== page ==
Stuffed Peppers

Stuffed Peppers Recipe
Oxmoor House
Beef and rice seasoned with herbs and a robust pasta sauce fill these tender, flavorful peppers. If you don't have dried Italian seasoning, use 1/2 teaspoon dried basil and 1/2 teaspoon dried oregano. Make sure the bell peppers are 10 ounces or larger so the beef stuffing will fit.

Yield:

4 servings (serving size: 1/2 pepper)

Recipe from

Oxmoor House

Recipe Time

Prep: 4 Minutes
Cook: 10 Minutes

Nutritional Information

Calories 312
Caloriesfromfat 0.0 %
Fat 9.8 g
Satfat 4.6 g
Monofat 3.3 g
Polyfat 1.5 g
Protein 27.4 g
Carbohydrate 29.9 g
Fiber 4.1 g
Cholesterol 61 mg
Iron 2.4 mg
Sodium 543 mg
Calcium 242 mg

Ingredients

2 large green bell peppers (about 10 ounces each)
3/4 pound ground sirloin
1/4 cup chopped onion
1 teaspoon dried Italian seasoning
1/4 teaspoon salt
1/4 teaspoon black pepper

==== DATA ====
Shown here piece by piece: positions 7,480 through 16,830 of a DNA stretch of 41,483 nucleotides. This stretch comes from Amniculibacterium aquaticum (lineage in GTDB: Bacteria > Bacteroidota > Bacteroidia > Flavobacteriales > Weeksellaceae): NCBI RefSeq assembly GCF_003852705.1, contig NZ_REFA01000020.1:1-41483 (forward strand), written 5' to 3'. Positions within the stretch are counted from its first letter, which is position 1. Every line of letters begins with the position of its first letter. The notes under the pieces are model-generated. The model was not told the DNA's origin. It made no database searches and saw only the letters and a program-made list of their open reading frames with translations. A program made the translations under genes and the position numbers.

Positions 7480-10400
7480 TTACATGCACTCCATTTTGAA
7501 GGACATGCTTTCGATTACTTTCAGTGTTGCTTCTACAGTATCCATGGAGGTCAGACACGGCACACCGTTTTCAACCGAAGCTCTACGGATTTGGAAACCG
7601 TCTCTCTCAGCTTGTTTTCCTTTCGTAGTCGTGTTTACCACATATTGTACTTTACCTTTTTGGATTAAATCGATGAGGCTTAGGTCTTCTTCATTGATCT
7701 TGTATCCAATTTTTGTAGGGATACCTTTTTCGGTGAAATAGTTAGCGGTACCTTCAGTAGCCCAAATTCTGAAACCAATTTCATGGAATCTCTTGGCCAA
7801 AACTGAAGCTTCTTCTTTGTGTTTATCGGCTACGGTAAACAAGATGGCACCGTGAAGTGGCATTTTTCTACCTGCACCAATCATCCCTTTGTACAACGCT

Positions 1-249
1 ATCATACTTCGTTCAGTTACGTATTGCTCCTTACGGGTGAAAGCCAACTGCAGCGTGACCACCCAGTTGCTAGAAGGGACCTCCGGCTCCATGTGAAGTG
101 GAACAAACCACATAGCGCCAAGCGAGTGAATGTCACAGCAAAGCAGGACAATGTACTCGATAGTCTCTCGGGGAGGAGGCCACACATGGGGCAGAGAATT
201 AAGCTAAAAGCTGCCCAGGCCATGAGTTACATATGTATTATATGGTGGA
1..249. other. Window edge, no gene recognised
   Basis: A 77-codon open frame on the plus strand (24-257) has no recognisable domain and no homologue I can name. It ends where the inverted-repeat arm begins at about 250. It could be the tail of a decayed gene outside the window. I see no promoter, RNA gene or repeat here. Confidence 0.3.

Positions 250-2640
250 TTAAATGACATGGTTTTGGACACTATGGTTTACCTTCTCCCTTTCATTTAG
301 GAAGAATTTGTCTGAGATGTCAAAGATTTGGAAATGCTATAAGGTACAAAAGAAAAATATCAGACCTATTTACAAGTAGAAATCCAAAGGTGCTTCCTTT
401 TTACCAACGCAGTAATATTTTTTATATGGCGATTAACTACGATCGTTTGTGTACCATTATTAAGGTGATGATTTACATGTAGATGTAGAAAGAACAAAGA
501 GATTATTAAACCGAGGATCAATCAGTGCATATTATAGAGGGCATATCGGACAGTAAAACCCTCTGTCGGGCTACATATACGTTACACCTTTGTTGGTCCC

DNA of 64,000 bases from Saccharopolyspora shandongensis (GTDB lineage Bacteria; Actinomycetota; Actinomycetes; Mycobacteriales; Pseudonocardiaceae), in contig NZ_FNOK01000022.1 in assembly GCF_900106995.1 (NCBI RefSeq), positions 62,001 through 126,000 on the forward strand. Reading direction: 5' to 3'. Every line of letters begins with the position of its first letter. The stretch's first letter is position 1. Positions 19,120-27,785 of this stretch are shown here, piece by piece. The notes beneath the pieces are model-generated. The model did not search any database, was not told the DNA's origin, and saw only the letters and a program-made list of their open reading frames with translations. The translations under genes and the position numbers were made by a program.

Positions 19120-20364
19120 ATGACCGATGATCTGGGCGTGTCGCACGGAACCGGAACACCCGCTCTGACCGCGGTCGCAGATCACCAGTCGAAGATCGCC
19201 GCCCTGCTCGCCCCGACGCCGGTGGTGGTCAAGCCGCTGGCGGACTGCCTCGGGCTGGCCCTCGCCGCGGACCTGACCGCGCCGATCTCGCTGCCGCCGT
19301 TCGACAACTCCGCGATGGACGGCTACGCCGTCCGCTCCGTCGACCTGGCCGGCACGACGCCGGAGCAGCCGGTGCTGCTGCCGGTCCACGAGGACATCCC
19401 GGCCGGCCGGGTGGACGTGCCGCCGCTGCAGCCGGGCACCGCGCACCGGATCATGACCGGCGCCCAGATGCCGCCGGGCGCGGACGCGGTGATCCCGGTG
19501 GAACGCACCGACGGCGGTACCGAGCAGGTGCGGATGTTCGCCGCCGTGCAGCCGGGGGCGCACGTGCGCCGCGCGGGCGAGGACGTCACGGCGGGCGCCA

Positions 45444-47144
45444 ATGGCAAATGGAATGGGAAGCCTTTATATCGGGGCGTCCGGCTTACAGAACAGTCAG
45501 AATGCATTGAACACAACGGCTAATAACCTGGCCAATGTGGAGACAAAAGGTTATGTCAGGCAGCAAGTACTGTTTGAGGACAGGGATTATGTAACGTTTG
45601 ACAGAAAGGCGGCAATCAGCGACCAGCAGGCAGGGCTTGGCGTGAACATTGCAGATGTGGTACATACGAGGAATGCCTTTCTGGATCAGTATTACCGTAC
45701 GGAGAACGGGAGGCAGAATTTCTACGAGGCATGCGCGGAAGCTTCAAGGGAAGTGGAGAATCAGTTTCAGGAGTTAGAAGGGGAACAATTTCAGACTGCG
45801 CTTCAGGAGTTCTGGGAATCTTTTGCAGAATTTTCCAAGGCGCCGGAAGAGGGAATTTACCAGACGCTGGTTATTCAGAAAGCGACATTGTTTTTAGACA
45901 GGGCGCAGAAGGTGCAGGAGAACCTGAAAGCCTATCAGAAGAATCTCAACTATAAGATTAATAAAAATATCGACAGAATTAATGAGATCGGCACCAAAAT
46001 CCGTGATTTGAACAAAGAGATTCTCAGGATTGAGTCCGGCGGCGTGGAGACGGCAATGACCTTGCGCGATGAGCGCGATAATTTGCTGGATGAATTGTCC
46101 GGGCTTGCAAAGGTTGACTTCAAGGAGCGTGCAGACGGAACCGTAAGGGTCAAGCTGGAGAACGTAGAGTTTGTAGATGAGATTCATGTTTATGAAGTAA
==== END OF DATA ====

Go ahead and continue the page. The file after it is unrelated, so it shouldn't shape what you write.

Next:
1 (8.8-ounce) package precooked whole-grain brown rice (such as Uncle Ben's)
1 cup tomato-basil pasta sauce (such as Classico)
1 cup shredded part-skim mozzarella cheese

Preparation

1. Cut bell peppers in half lengthwise; discard seeds and membranes. Place bell pepper halves, cut sides up, in an 11 x 7–inch baking dish. Microwave at HIGH 6 to 7 minutes or until tender.

2. While bell peppers cook, heat a large nonstick skillet over medium-high heat. Cook beef and onion until browned, stirring to crumble beef. Drain, if necessary; return to pan. Stir in dried Italian seasoning, salt, black pepper, brown rice, and pasta sauce. Cook 1 to 2 minutes or until warm, stirring occasionally.

3. Fill bell pepper halves with beef mixture; sprinkle evenly with cheese. Microwave at HIGH 2 to 3 minutes or until cheese melts.

Choice ingredient

Microwaveable precooked rice, such as whole-grain brown, long-grain white, jasmine, or basmati, is a great shortcut instead of cooking rice from scratch. Precooked rice can be used as a stuffing, stirred into soups, or served as a healthy ninety-second side. It comes in an assortment of flavors, but be sure to look at each one's nutrition label—some seasoned varieties can be high in sodium.